In what way, are we seeking God? Diligently? Earnestly? Sincerely? With warmth, ardor, and affection? Is our seeking the ardent pursuit of one in love—one who wants to be around this personality and really desires to know Him because we are, after all, going to marry Him and spend all eternity with Him? Or is it a kind of a take-it-or-leave-it, distant, academic coolness because we do not want to make a fool of ourselves or offend others with our zeal? Think about it.

    4) As we discovered earlier after the Israelites escape from Egypt God made a covenant with his people. In part he told them
    "Do not put any other gods in place of me. "Do not make statues of gods that look like anything in the sky or on the earth or in the waters. Do not bow down to them or worship them. I, the Lord your God, am a jealous God. (Exodus 20:3-4, New International Reader's Version)
    God refers to himself as a jealous God. At first I found the choice of this word difficult to understand. I view the word jealous as a negative word not fitting for our Creator. Overtime I have come to more fully understand this word in the proper context of the whole story of God presented in the Bible. I now find the word jealous used here as a beautiful expression of God's deep and passionate love for his people.

  3. Thanks, Karol!

    I like the perspective of "red"! There are so many directions one could go with that definition. To "see" God getting red over God's deep feelings for a people (me) who place things of lesser importance before commitment to faith is simply overwhelming to me. Grace abounds through out our readings this week. People are faithful then they turn away then God intervenes then they are faithful.... over and over. Thank goodness God didn't give up.

    So.. we need to be cognizant of our relationship with God. Of what is/could God be jealous of in our lives?

    I am so pleased to do this reading and being astounded by God once again.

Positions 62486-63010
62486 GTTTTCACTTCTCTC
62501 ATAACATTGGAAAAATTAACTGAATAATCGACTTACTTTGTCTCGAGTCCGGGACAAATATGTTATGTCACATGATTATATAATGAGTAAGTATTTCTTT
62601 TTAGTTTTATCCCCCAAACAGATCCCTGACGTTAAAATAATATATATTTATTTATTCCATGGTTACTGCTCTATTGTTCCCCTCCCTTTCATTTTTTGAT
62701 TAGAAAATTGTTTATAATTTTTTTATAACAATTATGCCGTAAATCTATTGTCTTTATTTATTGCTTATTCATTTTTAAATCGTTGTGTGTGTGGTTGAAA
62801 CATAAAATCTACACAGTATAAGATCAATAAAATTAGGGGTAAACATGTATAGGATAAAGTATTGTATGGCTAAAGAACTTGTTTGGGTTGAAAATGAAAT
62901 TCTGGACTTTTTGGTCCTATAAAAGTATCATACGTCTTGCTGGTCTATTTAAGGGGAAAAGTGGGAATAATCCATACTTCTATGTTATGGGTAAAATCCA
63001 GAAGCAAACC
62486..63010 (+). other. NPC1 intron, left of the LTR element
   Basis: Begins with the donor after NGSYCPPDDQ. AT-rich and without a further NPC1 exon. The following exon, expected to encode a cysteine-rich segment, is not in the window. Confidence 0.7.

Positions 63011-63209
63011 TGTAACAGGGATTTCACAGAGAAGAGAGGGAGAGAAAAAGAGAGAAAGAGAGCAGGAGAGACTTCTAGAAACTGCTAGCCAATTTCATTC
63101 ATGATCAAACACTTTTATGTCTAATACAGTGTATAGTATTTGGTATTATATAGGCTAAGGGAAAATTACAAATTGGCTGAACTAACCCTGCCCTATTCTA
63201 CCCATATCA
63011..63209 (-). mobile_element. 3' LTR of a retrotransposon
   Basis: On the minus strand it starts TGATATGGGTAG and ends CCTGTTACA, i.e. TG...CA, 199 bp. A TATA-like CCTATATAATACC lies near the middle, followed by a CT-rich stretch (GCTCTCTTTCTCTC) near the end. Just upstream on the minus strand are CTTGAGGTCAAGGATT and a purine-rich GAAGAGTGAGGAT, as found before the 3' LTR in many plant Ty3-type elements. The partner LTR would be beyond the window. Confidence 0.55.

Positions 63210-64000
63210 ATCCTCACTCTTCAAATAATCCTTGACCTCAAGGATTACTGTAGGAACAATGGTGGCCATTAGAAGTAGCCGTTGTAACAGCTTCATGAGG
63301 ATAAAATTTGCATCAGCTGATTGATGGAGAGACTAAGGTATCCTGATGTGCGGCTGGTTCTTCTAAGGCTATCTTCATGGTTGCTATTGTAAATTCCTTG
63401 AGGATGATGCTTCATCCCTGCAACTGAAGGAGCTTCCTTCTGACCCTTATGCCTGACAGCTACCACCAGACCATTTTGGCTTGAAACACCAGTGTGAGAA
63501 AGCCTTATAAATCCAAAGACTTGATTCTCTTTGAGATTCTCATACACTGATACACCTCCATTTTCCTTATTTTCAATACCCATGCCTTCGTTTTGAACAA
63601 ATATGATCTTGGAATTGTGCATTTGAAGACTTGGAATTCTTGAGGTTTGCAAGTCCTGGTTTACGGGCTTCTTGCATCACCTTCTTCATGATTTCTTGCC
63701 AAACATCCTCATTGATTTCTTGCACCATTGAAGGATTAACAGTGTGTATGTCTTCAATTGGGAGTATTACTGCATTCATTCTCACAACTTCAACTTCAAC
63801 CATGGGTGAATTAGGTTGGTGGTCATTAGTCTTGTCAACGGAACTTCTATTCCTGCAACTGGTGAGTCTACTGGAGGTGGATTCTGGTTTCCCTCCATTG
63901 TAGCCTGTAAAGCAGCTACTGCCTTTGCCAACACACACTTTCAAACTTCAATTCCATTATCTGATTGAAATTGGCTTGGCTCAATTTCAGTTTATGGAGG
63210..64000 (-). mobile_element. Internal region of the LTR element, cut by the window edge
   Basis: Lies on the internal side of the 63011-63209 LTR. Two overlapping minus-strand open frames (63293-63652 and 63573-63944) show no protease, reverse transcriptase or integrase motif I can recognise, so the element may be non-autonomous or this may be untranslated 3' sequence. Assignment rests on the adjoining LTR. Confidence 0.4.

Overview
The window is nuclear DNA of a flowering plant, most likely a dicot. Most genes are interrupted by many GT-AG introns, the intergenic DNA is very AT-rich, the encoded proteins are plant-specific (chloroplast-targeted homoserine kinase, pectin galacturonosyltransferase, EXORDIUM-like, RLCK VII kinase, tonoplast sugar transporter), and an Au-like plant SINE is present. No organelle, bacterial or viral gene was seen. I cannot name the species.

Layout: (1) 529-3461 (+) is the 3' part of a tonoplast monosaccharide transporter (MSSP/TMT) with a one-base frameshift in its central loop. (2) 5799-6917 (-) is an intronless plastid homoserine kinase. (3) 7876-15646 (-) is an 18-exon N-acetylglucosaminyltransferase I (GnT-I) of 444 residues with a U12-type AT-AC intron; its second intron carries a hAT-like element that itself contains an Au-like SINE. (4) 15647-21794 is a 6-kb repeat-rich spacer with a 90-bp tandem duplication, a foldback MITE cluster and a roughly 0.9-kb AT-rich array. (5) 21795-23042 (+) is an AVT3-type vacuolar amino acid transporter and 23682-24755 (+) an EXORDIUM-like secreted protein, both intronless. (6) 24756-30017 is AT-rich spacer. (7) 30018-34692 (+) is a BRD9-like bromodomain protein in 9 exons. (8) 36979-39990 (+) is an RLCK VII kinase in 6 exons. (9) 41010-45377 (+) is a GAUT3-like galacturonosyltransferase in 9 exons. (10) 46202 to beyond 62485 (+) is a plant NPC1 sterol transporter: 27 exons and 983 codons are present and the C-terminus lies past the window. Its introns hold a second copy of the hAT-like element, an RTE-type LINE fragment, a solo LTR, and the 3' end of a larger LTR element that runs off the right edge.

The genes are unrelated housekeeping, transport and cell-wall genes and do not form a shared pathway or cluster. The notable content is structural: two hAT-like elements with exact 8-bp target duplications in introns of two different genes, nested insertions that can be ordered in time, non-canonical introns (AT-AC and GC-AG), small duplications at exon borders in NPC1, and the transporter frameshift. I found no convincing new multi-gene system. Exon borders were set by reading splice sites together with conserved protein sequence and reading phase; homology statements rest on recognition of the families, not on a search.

4. Good morning! This is my first time on a blog. I'm just now packing up to get to quilting, so will "talk" later. Interesting..........Ruth G.

  5. Thanks for creating a place where we can continue the conversation outside the classroom. One of my ah-ha's in reading through the law is how we tend to "personalize" the commandments - make them about me or even more so - you! This week's discussion led me to a different understanding of the law as descriptive of God - who God is and what God expects of us: "I am holy and you are to be holy."
    This class has been a great experience at reading the Bible as one might look through the wrong end of a telescope. Instead of pulling things in, we are pulling out to gain a much wider and deeper picture of God.

  6. I was struck by the term "world view" in this week's lesson (Week 4). It is interesting how one's world view can make them either an instrument or obstacle. I've included more thoughts on my blogpost this week (edward07.wordpress.com)

  7. I enjoyed this week's comment: "Life is like a roller coaster, not a monorail." How true! Especially when we consider all that has happened in our world during the past few weeks. Everything seems uncertain and the Wisdom literature reminds us to seek a foundation that is built on the "fear of the Lord." This fear is more likened to "awe or respect" as members of our class shared. Hang on!